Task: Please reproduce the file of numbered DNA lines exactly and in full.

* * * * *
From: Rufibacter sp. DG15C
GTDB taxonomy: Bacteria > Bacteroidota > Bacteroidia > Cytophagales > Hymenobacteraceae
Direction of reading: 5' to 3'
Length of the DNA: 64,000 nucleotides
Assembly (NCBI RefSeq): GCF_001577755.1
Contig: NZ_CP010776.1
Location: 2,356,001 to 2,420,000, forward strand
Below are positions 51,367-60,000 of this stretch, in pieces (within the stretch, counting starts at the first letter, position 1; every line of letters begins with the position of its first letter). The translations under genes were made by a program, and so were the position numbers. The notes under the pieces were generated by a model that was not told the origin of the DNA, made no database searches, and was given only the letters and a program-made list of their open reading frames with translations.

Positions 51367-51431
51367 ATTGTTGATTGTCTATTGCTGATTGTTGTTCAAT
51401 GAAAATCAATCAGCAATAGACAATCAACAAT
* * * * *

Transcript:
From: Rufibacter sp. DG15C
GTDB taxonomy: Bacteria > Bacteroidota > Bacteroidia > Cytophagales > Hymenobacteraceae
Direction of reading: 5' to 3'
Length of the DNA: 64,000 nucleotides
Assembly (NCBI RefSeq): GCF_001577755.1
Contig: NZ_CP010776.1
Location: 2,356,001 to 2,420,000, forward strand
Below are positions 51,367-60,000 of this stretch, in pieces (within the stretch, counting starts at the first letter, position 1; every line of letters begins with the position of its first letter). The translations under genes were made by a program, and so were the position numbers. The notes under the pieces were generated by a model that was not told the origin of the DNA, made no database searches, and was given only the letters and a program-made list of their open reading frames with translations.

Positions 51367-51431
51367 ATTGTTGATTGTCTATTGCTGATTGTTGTTCAAT
51401 GAAAATCAATCAGCAATAGACAATCAACAAT